Boston marathon bombing: suspects' friend expected to seek bail
Khairullozhon Matanov, friend of Boston bombing suspects, will appear in court for a detention hearing Monday for hampering the investigation into the 2013 attacks.
Jane Flavell Collins/AP
A friend of Boston Marathon bombing suspect Tamerlan Tsarnaev plans to ask a judge to release him on bail while he awaits trial on charges of impeding the investigation into the deadly attack.
Khairullozhon Matanov is due in federal court Monday for a detention hearing. Mr. Matanov is accused of deleting computer files and lying to investigators in the marathon probe.
Prosecutors said Matanov had dinner with both suspects, Tamerlan Tsarnaev and his brother, Dzhokhar, hours after the April 15, 2013, bombings. He is not charged with participating in the bombings or knowing about them in advance.
Three people were killed and 260 were hurt when two pressure cooker bombs exploded near the finish line of the race. Tamerlan Tsarnaev was killed in a shootout with police several days later. Dzhokhar Tsarnaev has pleaded not guilty to 30 federal charges and is awaiting a November trial.
Matanov, 23, of Quincy, initially waived his right to seek release on bail. His lawyer, Edward Hayden, said then that Matanov, who came to the United States from Kyrgyzstan in 2010, has no family here, lost his job as a cab driver after he was indicted and has nowhere to go if he were released.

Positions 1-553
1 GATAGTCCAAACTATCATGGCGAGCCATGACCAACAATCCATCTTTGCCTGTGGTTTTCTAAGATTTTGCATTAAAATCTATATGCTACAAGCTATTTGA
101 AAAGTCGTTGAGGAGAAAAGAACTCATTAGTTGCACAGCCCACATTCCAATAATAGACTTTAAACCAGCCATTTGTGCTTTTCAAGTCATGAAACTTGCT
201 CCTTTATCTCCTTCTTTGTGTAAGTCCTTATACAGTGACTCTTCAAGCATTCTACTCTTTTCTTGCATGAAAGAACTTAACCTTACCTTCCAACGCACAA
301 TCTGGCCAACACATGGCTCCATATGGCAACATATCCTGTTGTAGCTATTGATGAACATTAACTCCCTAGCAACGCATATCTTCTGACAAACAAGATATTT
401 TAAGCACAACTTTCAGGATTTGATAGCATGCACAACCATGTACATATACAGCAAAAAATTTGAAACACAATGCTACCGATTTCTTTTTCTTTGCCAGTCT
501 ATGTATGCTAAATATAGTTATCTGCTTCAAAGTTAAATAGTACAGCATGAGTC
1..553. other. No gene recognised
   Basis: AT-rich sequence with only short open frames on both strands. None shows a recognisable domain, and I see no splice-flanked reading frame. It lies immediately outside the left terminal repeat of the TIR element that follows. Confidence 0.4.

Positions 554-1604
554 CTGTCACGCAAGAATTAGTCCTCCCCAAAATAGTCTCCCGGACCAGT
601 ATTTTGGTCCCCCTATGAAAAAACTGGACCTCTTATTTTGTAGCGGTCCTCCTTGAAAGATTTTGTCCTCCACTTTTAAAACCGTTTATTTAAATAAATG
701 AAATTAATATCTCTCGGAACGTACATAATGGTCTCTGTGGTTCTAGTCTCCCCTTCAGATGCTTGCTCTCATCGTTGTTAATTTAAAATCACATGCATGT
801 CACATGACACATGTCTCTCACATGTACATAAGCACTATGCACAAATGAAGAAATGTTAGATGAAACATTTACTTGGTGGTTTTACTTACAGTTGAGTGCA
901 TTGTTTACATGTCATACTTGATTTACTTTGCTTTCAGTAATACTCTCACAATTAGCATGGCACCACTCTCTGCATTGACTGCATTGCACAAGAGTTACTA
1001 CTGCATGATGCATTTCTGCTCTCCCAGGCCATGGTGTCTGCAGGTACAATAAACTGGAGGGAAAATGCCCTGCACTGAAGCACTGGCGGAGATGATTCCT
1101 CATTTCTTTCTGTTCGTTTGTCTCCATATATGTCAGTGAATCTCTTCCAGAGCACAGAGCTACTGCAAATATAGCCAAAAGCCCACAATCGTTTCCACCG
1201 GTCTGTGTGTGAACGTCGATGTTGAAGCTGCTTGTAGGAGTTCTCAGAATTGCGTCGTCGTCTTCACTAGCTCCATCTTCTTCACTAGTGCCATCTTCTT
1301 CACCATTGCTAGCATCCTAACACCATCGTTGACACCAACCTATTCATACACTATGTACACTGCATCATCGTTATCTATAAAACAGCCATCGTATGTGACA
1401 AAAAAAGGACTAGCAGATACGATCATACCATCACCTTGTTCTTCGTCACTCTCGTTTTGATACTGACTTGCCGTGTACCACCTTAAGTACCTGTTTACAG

Hayden did not return calls seeking comment Friday on the upcoming detention hearing.
During a court hearing this month, prosecutors argued that Matanov had shown a "pattern of deceit" that included using false names to send money overseas. His lawyer said Matanov sent most of the money to his family and sometimes used false names because he was uncomfortable sending all the money in his own name.
Prosecutors said Matanov deceived authorities when he was asked about his relationship with Tamerlan Tsarnaev. But Hayden said Matanov went to police the morning after the FBI released photographs of the Tsarnaevs and gave police the brothers' address and phone numbers.
Matanov is one of four friends of the Tsarnaev brothers who have been charged with somehow impeding the investigation or lying to authorities.
Azamat Tazhayakov, a friend of Dzhokhar Tsarnaev, is also due in court Monday for a final hearing before his June 30 trial on obstruction of justice charges. Tazhayakov is one of two college friends accused of removing items from Dzhokhar's dorm room at the University of Massachusetts-Amherst several days after the bombings.